Now look at the MSR Fling Single Pole tent...Google the image....

    http://www.moontrail.com/msr-fling.php

    It has a unique design that drips condensation off of the sides.....

    I'm just thinking that you engineers could make this work...

  7. #7
    Senior Member Seeker's Avatar
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    Quote Originally Posted by SuperTroll View Post
    Am I crazy, or can't we all save weight and solve the problem with air flow around the hammock by putting a [I]floor attached to the edges of the tarp[I] under the hammock?
    not sure i've got it right, but if the problem you're referring to is the 'cold' air flow around the hammock, your problem is insulation, not air... a JRB WeatherShield forms the bottom of my tarp/hammock setup, but doesn't insulate anything... it does add a few degrees to the low end, but not enough to use alone except in the middle of summer. adding a 'floor' won't solve it. you still need bottom insulation in a tent or when sleeping on the ground.

    i generally don't have any trouble with condensation, but it's pretty warm around here, which helps.

  8. #8
    Senior Member Just Jeff's Avatar
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    Are you thinking of something like this, but with tie-outs?
    “Republics are created by the virtue, public spirit, and intelligence of the citizens. They fall when the wise are banished from the public councils because they dare to be honest, and the profligate are rewarded because they flatter the people, in order to betray them.” ~Judge Joseph Story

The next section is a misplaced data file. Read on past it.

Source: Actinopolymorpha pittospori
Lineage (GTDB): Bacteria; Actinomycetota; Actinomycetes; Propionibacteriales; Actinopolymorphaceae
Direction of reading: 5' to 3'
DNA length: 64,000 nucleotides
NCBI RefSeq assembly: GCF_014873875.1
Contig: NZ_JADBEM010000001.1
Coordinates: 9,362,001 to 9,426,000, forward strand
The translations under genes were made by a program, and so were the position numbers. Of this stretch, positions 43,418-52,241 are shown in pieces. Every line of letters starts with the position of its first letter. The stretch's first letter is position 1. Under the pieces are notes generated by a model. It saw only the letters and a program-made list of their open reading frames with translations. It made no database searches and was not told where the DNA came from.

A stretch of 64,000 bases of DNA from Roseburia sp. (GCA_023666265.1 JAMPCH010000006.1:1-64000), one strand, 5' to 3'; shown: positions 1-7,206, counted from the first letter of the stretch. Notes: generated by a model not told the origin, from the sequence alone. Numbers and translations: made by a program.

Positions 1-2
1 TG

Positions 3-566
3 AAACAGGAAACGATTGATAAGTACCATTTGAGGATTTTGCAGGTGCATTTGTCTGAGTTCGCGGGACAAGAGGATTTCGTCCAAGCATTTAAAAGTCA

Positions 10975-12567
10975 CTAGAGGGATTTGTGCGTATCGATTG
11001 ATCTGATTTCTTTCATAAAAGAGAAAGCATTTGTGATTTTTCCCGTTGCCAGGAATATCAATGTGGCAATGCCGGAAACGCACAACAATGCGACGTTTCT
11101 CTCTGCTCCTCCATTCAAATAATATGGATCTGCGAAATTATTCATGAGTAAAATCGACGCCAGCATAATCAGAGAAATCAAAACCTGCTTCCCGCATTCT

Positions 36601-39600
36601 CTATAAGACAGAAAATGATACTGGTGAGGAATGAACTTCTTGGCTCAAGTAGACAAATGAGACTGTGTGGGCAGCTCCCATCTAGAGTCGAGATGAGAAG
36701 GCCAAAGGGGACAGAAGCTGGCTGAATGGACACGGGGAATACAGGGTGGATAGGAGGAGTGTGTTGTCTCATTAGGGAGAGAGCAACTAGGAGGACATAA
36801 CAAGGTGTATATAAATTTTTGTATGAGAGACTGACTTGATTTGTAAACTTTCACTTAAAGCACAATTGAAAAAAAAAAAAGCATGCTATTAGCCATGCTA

- My site: http://www.tothewoods.net/
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    IMPOSSIBLE JUST TAKES LONGER

  9. #9
    slowhike's Avatar
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    if i`m understanding your 1st post, your talking about a way to have the hammock & whatever insulation system you`re using, out of the wind... like hanging inside of a tent.
    i`ve thought a lot about that since jeff brought up the spin-drift situation he found himself in last winter.
    i`m thinking if you had very much loose material hanging underneath you, it would be blowing in the wind or just floping out of time w/ the hammock`s swing.
    so my thought was that the wind protection be attached to the tarp & go to the ground.
    if you look at the tarp i made (pictures in the homemade gear gallery), you`ll see that i added an extra seam down the length of the tarp on both sides about 12" from the bottom edge.
    on this seam i added grosegrain tie-outs the same as on the lower edge of the tarp, except that i put them on the bottom (inside) & the top (out-side).
    the reason is for adding a wall (mabey 3 feet by the length of the tarp.
    this could be attached on the under-side for the shingle effect in rain, or attached to the top-side for high wind. still just experimenting w/ the idea<g>.
    the walls could be silnylon for rain, leaving the ends open for ventilation.
    or the walls could be breathable, DWR if angled in toward the ground under the center of the hammock, leaving a strip of ground about 2 feet wide for walking under the length of the hammock.
    still working on the end closers.
    don`t leave the CREATOR out of the creation!

  10. #10
    Senior Member SuperTroll's Avatar
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    Yeah jeff, just like that with a ridgeline and tieouts...

    figure out a way to get into and out of it in a hennessey (I'm prejudiced).

    The sock is supposed to BE the Tarp, so a Python Tarp with tieouts....

    Minimal clearance on the top, medium on the bottom to allow for movement in the hammock, and as for condensation, with tie outs and a tensioned fly, all condensate should travel to the tieouts and down...velcro a little piece of packtowel in the bottom to collect it... remove and wring it out ocassionally.
    Last edited by SuperTroll; 11-28-2006 at 07:07. Reason: add detail